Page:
The manufacturing sector of the U.S. shrank in November and employment weakened, according to new data on Monday. The Institute of Supply Management’s purchasing managers’ index fell unexpectedly to 49.5 during November from October’s 51.7. A reading that is under 50 indicates shrinkage and over 50 expansion.
Economists had expected a fall in the PMI but only to 51. The group said the second six months of 2012 continued to slowdown in demand and part of that is due to worries over what will happen regarding the fiscal cliff.
The latest PMI has returned to shrinkage numbers that were also seen during the summer. The latest report contradicts another national factory index. Early Monday, Markit, a data provider, said its factory index for the U.S. had reached a high of six months during November.
Manufacturers reported a small easing in their cost pressure as the ISM prices index dropped from 55 to 52.5 in October. In a separate issue, U.S. spending on construction projects increased during October to a three year high as new home and apartment building was up.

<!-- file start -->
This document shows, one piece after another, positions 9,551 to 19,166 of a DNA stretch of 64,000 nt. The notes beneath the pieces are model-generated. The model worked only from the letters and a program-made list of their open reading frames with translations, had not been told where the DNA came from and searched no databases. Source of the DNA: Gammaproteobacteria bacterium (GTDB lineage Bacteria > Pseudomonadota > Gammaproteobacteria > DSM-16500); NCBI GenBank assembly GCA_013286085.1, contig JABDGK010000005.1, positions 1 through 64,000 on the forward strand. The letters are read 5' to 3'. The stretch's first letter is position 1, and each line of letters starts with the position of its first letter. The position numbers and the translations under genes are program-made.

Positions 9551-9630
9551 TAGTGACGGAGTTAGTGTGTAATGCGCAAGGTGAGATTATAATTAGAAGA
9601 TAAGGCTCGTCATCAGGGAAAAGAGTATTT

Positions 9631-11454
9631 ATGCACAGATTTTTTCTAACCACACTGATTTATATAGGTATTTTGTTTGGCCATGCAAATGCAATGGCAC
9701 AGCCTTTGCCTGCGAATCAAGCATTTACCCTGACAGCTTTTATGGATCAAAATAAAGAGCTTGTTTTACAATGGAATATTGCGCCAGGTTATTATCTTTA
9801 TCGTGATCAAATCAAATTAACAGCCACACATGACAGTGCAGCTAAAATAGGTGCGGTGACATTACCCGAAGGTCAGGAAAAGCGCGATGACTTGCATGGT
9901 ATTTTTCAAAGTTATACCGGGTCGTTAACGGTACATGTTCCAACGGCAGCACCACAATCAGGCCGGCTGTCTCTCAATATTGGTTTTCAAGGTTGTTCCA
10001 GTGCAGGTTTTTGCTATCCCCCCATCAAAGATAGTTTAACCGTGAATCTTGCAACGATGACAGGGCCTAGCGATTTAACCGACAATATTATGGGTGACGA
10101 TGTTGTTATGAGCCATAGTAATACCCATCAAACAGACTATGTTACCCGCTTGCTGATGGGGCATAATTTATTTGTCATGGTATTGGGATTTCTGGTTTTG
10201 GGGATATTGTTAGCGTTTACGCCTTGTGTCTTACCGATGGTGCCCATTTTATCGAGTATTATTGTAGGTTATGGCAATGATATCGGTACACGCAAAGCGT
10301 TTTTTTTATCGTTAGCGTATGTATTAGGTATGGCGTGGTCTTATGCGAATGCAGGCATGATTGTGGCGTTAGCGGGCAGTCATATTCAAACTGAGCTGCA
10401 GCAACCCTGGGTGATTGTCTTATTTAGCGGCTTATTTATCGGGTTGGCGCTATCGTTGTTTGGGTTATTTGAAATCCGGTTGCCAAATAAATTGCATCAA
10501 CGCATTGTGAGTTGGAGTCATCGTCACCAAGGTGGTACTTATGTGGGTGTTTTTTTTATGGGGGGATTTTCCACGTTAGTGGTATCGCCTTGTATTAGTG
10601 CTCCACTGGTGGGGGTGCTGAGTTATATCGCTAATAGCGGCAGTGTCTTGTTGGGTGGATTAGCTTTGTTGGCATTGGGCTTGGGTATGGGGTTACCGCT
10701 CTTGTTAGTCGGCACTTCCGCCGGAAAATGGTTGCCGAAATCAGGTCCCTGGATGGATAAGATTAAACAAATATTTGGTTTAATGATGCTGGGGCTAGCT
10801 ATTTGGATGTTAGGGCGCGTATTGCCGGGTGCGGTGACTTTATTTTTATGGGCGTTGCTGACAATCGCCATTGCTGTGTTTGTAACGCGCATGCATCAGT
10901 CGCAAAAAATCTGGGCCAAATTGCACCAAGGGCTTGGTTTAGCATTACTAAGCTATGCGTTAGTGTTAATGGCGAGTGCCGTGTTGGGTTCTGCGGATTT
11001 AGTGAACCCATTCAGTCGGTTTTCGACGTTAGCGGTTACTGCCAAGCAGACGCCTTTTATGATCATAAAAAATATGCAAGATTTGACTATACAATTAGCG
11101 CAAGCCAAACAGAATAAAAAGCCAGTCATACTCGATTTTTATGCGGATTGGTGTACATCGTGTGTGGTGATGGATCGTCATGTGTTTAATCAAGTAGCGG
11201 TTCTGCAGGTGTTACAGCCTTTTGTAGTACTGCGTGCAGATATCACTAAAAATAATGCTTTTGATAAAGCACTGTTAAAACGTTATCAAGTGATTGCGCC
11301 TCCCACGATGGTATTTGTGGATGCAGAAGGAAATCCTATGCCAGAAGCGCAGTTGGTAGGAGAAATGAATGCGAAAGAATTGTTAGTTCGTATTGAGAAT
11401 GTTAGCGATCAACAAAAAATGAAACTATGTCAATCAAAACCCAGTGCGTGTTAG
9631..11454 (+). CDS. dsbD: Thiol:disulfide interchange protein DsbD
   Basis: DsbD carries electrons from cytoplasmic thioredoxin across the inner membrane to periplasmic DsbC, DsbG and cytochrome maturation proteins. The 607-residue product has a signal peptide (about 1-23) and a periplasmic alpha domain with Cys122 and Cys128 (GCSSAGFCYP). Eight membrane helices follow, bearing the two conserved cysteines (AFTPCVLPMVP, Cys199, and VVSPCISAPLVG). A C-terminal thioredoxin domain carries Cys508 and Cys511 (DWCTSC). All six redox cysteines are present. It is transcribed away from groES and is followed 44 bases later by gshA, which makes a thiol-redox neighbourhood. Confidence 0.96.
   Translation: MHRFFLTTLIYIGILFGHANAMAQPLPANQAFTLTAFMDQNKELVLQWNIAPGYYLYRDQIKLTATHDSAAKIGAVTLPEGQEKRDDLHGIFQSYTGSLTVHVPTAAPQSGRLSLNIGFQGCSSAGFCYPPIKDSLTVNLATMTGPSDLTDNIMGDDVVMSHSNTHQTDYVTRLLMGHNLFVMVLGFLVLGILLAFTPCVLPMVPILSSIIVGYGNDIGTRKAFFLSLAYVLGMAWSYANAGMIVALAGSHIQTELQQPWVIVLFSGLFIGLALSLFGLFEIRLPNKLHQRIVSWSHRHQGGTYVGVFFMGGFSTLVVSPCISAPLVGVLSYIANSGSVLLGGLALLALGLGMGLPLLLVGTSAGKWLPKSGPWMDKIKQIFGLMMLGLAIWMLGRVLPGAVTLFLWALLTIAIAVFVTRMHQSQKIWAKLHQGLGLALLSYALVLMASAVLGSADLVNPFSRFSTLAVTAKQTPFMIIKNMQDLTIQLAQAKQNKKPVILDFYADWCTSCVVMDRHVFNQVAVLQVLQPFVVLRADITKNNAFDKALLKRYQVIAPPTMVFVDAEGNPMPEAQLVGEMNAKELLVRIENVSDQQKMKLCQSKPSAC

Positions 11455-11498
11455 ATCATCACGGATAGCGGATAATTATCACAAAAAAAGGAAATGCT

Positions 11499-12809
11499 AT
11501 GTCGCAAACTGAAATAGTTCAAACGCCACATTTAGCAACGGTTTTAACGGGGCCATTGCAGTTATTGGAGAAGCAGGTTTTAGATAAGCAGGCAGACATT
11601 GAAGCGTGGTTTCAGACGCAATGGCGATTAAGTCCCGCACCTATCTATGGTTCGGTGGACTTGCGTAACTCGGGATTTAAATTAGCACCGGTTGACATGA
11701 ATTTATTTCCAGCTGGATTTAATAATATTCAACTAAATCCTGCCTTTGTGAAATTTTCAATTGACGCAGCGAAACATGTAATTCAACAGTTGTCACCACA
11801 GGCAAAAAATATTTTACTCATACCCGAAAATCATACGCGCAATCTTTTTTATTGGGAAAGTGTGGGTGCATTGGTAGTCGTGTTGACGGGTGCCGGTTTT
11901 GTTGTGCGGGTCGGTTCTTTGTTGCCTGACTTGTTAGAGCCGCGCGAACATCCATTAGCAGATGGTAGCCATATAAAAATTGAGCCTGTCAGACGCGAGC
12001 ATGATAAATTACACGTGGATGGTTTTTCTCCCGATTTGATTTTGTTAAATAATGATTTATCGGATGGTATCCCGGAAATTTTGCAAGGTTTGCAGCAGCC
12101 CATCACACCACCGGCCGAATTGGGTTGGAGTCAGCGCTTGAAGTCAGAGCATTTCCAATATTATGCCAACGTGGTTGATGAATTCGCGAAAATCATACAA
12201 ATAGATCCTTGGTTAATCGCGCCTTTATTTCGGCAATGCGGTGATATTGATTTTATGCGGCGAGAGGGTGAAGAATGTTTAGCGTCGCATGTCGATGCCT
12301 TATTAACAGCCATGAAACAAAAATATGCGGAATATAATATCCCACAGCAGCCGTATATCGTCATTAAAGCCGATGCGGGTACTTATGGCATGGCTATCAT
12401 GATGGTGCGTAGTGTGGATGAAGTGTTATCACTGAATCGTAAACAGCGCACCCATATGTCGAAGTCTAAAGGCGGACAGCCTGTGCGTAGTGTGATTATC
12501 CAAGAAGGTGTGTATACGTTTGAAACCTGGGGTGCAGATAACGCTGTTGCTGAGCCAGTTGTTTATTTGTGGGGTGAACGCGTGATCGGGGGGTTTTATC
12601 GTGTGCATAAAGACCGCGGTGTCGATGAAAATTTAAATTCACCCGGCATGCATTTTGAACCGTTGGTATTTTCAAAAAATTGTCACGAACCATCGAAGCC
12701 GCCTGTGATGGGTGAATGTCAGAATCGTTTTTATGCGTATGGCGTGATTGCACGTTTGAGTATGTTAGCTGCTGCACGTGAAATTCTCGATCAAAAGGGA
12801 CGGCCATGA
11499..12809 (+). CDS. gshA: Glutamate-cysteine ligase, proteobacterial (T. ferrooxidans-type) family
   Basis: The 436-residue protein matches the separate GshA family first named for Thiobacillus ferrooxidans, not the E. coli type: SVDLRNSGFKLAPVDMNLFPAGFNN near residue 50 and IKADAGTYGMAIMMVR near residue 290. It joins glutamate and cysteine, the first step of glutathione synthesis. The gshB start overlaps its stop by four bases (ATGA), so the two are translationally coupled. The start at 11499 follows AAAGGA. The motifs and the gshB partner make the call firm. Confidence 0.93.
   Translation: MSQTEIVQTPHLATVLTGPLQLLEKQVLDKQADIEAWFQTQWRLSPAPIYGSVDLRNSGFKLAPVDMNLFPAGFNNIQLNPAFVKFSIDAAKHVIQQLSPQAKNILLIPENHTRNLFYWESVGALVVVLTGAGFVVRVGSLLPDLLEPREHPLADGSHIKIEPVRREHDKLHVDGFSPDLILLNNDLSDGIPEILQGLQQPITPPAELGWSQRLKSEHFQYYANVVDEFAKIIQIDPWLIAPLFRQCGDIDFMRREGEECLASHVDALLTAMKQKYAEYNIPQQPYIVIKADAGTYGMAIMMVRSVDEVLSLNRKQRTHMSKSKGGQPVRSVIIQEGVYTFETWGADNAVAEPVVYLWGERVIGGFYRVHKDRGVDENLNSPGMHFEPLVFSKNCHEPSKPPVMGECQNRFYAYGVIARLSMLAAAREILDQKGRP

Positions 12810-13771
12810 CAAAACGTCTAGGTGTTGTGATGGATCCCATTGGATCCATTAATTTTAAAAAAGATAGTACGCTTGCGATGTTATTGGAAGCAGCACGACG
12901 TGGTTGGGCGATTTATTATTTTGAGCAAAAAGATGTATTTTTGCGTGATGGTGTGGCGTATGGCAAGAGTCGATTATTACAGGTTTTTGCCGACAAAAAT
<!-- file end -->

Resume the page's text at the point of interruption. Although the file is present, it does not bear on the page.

Spending on construction was up 1.4% from the previous month to an adjusted seasonal annual rate of $872 billion. That was the biggest gain since September of 2009 and was the sixth straight month with an increase.
Construction on private residences was up 0.3% to over $294 billion and was the highest it has been since November of 2008 and nearly 21% higher than one year ago. Building of multifamily units was up 6.2% from the previous month, while single family homes increased by 3.6%.
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